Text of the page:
To Ford, dinosaurs must have lived in perpetually flooded habitats. His whole argument boils down to “Dinosaurs look big!” A popular-audience article in Laboratory News gives Ford some additional space to spell out his ideas, though this does the reader little good. Dinosaurs were big and had heavy tails, Ford tells his audience, ergo, they make no sense on land. That’s it—that’s the whole basis for his speculation. Ford does not appear to have reviewed any of the literature on dinosaur biomechanics or body mass. He just flatly says that dinosaurs, as often depicted, aren’t right. Or as Ford succinctly frames his idea in the final paragraph, “Dinosaurs look more convincing in water.”
I would be remiss if I didn’t point out that Ford isn’t just talking about sauropods. He applies his idea to all large, multi-ton dinosaurs, and goes so far as to suggest one of the strangest ideas I have ever heard for the relatively small forelimbs of tyrannosaurs. Again, Ford uses an aquatic environment as an answer. “The fact that the limbs [of Tyrannosaurus] became foreshortened is entirely reasonable,” he wrote, since “animals like to inspect their food as they eat, and holding it closer to the face is normal behaviour.” Imagine a submerged Tyrannosaurus, trying to peer down at a fish in its arms. If you have ever looked at a tyrannosaur skeleton at all, you can see how downright silly this is. Tyrannosaurus would have to strain its neck pretty hard to get even a glance at whatever it might try to hold in its two-fingered hands. This is the sure sign of a rather crummy idea—the idea is not only unscientific, but it attempts to answer almost every question about dinosaur evolution, biology and extinction.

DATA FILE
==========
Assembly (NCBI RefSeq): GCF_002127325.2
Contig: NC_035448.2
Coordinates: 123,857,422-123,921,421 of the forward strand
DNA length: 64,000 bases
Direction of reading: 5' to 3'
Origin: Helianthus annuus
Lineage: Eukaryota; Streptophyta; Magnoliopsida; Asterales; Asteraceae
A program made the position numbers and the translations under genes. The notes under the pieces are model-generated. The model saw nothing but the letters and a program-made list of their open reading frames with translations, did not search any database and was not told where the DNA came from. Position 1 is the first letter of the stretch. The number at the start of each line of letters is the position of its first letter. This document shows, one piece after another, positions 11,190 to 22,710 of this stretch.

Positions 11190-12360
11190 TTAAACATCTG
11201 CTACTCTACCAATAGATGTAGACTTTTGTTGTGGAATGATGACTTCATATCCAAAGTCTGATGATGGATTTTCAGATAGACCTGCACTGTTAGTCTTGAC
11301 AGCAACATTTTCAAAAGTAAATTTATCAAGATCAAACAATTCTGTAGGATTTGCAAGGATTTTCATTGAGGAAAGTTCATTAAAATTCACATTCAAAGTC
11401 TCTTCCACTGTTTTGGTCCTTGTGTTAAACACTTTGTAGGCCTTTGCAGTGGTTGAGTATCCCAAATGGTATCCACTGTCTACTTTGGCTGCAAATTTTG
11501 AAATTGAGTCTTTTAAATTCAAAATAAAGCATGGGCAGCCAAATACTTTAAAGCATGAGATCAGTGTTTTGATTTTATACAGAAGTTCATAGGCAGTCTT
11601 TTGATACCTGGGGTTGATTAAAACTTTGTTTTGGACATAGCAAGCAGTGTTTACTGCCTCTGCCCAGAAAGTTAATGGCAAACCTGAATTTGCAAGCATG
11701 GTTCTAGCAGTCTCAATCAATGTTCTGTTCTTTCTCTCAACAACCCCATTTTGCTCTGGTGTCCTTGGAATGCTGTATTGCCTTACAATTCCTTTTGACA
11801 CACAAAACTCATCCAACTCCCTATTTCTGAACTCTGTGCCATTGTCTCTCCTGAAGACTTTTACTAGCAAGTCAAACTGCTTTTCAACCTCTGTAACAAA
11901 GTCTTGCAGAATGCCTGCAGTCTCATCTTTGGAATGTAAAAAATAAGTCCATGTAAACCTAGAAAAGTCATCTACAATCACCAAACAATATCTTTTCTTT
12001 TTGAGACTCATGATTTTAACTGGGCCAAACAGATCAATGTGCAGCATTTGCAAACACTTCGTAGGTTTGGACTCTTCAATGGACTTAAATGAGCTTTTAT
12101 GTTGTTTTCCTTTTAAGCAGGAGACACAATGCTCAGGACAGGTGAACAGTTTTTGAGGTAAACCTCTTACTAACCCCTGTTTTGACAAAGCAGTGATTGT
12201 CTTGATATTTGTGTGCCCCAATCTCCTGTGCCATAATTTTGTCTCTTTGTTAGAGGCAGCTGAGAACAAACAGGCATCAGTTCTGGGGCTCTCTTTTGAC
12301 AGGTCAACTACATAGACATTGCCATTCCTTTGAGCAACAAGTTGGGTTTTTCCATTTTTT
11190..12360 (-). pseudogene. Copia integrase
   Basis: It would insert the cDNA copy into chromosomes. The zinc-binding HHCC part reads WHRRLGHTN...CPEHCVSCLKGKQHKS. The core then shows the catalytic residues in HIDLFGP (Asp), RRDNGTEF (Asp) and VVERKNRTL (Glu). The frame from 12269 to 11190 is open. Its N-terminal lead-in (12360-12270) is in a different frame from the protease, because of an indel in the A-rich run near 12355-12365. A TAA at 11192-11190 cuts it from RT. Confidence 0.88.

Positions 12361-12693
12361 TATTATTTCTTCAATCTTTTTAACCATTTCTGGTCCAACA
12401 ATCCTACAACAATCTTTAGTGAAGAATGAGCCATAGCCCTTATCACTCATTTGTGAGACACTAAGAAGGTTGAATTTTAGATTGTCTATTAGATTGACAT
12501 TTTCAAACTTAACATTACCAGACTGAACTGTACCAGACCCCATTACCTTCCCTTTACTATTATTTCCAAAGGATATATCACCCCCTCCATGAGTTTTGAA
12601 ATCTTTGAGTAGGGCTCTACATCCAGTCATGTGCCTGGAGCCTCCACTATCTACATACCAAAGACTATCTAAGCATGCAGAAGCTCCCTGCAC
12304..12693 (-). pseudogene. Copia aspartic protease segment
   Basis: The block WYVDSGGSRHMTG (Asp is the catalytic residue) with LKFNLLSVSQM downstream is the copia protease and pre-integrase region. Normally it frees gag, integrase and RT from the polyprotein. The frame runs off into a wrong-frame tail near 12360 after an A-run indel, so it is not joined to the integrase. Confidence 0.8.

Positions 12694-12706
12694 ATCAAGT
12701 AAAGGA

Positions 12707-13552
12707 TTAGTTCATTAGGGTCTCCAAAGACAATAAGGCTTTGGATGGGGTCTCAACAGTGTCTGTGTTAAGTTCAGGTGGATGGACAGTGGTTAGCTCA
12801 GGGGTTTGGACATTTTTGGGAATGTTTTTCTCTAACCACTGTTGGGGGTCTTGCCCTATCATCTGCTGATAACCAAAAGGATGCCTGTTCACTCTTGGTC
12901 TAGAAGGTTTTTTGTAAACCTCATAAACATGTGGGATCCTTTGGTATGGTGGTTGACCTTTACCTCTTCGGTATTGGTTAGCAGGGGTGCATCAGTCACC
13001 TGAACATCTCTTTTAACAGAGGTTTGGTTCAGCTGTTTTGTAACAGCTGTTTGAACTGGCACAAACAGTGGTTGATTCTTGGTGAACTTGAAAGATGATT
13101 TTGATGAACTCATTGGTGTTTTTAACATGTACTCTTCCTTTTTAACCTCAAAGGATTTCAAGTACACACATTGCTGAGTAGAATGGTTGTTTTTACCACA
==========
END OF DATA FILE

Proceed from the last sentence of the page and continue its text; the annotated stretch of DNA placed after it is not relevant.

And there’s an important fact Ford totally missed in his position piece. While he criticizes interpretations of the dinosaur track record, Ford doesn’t mention that there are actually rare traces of dinosaur swim tracks. The majority of dinosaur tracks indicate that the animals primarily lived on land, but some dinosaurs, primarily medium-sized carnivores, sometimes went into the water. If dinosaurs really did live in water, we’d expect to see many more swim tracks in the fossil record, but these trace fossils are a rarity. We know the kind of tracks dinosaurs left on land, and we know what kind of tracks at least some made in water. Based on the track evidence, Ford’s idea immediately sinks.